introduction to six sigma

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Introduction To Six Sigma

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  • Purpose of six sigma : To make customer happier and increase profitsIntroduction To Six Sigma

  • Origin of Six Sigma1987 Motorola Develops Six SigmaRaised Quality Standards

    Other Companies Adopt Six SigmaGEPromotions, Profit Sharing (Stock Options), etc. directly tied to Six Sigma training.Dow Chemical, DuPont, Honeywell, Whirlpool

  • Time Line20021995199219871985Dr Mikel J Harry wrote aPaper relating early failures to qualityMotorolaAllied SignalGeneral ElectricJohnson & Johnson,Ford, Nissan,Honeywell

  • Current Leadership ChallengesDelighting Customers.Reducing Cycle Times.Keeping up with Technology Advances.Retaining People.Reducing Costs.Responding More Quickly.Structuring for Flexibility. Growing Overseas Markets.

  • Six Sigma Benefits?Generated sustained successProject selection tied to organizational strategy Customer focusedProfitsProject outcomes / benefits tied to financial reporting system.Full-time Black Belts in a rigorous, project-oriented method.Recognition and reward system established to provide motivation.

  • Management involvement?Executives and upper management drive the effort through:Understanding Six SigmaSignificant financial commitmentsActively selecting projects tied to strategySetting up formal review processSelecting ChampionsDetermining strategic measures

  • Key issues for Leadership:How will leadership organize to support Six Sigma ? (6 council, Director 6 , etc)Transition rate to achieve 6 .Level of resource commitment.Centralized or decentralized approach.Integration with current initiatives e.g. QMSHow will the progress be monitored?Management Involvement?

  • What can it do?Motorola: 5-Fold growth in SalesProfits climbing by 20% paCumulative savings of $14 billion over 11 yearsGeneral Electric:$2 billion savings in just 3 yearsThe no.1 company in the USABechtel Corporation:$200 million savings with investment of $30 million

  • GE Six Sigma EconomicsSource: 1998 GE Annual Report, Jack Welch Letter to Share Owners and Employees - progress based upon total corporation cost/benefits attributable to Six Sigma.6 Sigma Project Progress

  • Overview of Six Sigma

  • Overview of Six SigmaIt is a PhilosophyAnything less than ideal is an opportunity for improvementDefects costs moneyUnderstanding processes and improving them is the most efficient way to achieve lasting results

    It is a ProcessTo achieve this level of performance you need to: Define, Measure, Analyse, Improve and Control

    It is Statistics6 Sigma processes will produce less than 3.4 defects per million opportunities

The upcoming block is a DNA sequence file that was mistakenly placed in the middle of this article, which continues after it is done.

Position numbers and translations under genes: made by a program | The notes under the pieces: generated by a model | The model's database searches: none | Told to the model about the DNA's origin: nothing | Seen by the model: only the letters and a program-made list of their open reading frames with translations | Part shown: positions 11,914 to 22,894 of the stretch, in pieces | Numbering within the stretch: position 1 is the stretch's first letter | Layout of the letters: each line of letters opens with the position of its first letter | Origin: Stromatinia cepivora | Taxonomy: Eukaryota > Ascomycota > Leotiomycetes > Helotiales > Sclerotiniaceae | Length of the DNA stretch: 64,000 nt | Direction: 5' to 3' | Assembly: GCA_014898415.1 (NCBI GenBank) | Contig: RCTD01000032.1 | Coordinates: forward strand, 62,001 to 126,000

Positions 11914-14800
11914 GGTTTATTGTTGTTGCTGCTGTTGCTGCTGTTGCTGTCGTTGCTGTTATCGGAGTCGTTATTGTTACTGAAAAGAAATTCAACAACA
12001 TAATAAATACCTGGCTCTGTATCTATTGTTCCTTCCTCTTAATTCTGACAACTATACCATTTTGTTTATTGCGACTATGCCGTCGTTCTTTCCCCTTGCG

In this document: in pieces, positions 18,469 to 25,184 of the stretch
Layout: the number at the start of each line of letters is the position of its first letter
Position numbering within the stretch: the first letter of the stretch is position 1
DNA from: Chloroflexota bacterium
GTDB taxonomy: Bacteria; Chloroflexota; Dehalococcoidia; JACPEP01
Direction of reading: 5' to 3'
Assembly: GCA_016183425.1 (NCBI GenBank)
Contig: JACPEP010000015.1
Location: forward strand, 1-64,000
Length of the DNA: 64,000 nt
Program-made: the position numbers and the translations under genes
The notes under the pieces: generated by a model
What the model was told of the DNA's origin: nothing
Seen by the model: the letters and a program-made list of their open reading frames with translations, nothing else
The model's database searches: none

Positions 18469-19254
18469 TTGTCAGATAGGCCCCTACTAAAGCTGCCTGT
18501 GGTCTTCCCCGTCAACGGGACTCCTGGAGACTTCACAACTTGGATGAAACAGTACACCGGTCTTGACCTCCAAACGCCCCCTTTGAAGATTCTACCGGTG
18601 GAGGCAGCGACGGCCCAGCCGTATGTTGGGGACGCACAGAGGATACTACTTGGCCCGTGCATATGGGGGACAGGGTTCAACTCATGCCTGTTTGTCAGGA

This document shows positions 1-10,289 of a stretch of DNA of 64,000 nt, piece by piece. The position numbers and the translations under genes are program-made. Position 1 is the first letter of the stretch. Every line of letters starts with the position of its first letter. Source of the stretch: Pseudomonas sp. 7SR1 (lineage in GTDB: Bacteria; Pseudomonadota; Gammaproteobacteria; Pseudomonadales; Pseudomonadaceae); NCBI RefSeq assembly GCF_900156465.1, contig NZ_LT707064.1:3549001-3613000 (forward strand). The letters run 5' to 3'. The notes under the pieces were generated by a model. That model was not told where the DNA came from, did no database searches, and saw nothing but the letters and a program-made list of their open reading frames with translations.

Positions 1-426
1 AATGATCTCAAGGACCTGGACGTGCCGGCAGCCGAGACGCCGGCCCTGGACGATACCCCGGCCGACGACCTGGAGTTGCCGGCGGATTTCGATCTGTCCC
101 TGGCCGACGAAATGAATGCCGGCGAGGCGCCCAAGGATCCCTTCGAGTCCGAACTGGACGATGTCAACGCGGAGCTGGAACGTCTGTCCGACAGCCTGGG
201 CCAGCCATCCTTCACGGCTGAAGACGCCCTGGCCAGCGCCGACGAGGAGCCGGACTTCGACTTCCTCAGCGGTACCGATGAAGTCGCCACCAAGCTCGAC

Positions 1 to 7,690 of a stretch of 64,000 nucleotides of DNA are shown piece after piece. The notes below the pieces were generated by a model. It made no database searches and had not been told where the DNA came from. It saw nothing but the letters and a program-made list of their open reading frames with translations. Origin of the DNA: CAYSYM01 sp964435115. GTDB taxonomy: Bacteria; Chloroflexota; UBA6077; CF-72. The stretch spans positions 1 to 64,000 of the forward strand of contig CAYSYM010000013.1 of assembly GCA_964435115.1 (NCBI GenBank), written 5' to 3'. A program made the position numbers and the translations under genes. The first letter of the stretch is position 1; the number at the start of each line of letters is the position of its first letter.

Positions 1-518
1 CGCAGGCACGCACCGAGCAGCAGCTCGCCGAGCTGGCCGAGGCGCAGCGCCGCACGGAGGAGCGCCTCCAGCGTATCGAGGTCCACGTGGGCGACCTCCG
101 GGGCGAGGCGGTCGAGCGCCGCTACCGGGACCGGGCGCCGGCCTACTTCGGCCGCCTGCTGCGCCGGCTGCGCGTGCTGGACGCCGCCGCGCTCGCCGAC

• PhilosophyKnow Whats Important to the Customer (CTQ)Reduce Defects (DPMO) Center Around Target (Mean) Reduce Variation (Standard Deviation)

  • Critical ElementsGenuine Focus on the CustomerData and Fact Driven ManagementProcess FocusProactive managementBoundary-less CollaborationDrive for Perfection; Tolerance for failure

  • Data Driven DecisionYDependentOutputEffectSymptomMonitorX1 . . . XnIndependentInput-ProcessCauseProblemControlf(X)Y=The focus of Six sigma is to identify and control Xs

  • Two ProcessesDefineMeasureAnalyzeImproveControlDefineMeasureAnalyzeDesignVerifyDMAICDMADVExisting ProcessesNew ProcessesDFSS

  • Key Concepts

  • COPQ (Cost of Poor Quality)- Lost Opportunities- The Hidden Factory- More Setups- Expediting Costs- Lost Sales- Late Delivery- Lost Customer Loyalty- Excess Inventory- Long Cycle Times- Costly Engineering ChangesAverage COPQ approximately 15% of Sales Hidden Costs: Intangible Difficult to MeasureTraditional Quality Costs: Tangible Easy to Measure- Inspection- Warranty- Scrap- Rework- Rejects

  • Cost of Quality % SalesSigma LevelCOPQ v/s Sigma Level

  • CTQ (Critical-To-Quality)CTQ characteristics for the process, service or processMeasure of What is important to Customer6 Sigma projects are designed to improve CTQExamples:Waiting time in clinicSpelling mistakes in letter% of valves leaking in operation

  • Defective and DefectA nonconforming unit is a defective unitDefect is nonconformance on one of many possible quality characteristics of a unit that causes customer dissatisfaction.A defect does not necessarily make the unit defectiveExamples:Scratch on water bottle (However if customer wants a scratch free bottle, then this will be defective bottle)

  • Defect OpportunityCircumstances in which CTQ can fail to meet.Number of defect opportunities relate to complexity of unit.Complex units Greater opportunities of defect than simple unitsExamples:A units has 5 parts, and in each part there are 3 opportunities of defects Total defect opportunities are 5 x 3 = 15